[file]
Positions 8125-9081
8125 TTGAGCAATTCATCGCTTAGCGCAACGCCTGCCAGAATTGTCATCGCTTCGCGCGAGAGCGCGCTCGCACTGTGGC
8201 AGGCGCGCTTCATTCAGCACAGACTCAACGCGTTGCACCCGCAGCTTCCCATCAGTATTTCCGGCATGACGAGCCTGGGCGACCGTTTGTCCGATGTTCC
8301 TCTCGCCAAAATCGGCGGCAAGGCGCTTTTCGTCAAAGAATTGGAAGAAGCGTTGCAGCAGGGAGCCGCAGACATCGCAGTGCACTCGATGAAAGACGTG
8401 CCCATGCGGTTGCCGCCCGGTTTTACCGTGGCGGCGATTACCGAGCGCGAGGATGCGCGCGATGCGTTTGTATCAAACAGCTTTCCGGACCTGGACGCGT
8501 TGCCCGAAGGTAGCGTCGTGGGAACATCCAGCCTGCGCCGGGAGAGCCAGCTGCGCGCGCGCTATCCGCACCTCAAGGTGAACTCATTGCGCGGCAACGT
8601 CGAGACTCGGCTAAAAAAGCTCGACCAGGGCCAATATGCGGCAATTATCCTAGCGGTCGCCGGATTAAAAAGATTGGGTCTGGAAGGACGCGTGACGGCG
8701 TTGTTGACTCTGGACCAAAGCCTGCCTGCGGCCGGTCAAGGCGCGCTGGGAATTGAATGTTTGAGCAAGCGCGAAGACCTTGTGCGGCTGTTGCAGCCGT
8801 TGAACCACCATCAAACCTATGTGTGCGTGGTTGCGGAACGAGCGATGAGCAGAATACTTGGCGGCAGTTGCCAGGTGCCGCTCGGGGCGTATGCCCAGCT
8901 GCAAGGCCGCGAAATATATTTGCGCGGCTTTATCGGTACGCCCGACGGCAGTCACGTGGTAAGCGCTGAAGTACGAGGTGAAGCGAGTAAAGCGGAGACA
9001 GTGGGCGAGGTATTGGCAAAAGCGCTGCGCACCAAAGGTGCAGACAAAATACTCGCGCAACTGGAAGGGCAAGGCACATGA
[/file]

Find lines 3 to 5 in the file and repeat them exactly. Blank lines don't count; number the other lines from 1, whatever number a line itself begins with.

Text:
8201 AGGCGCGCTTCATTCAGCACAGACTCAACGCGTTGCACCCGCAGCTTCCCATCAGTATTTCCGGCATGACGAGCCTGGGCGACCGTTTGTCCGATGTTCC
8301 TCTCGCCAAAATCGGCGGCAAGGCGCTTTTCGTCAAAGAATTGGAAGAAGCGTTGCAGCAGGGAGCCGCAGACATCGCAGTGCACTCGATGAAAGACGTG
8401 CCCATGCGGTTGCCGCCCGGTTTTACCGTGGCGGCGATTACCGAGCGCGAGGATGCGCGCGATGCGTTTGTATCAAACAGCTTTCCGGACCTGGACGCGT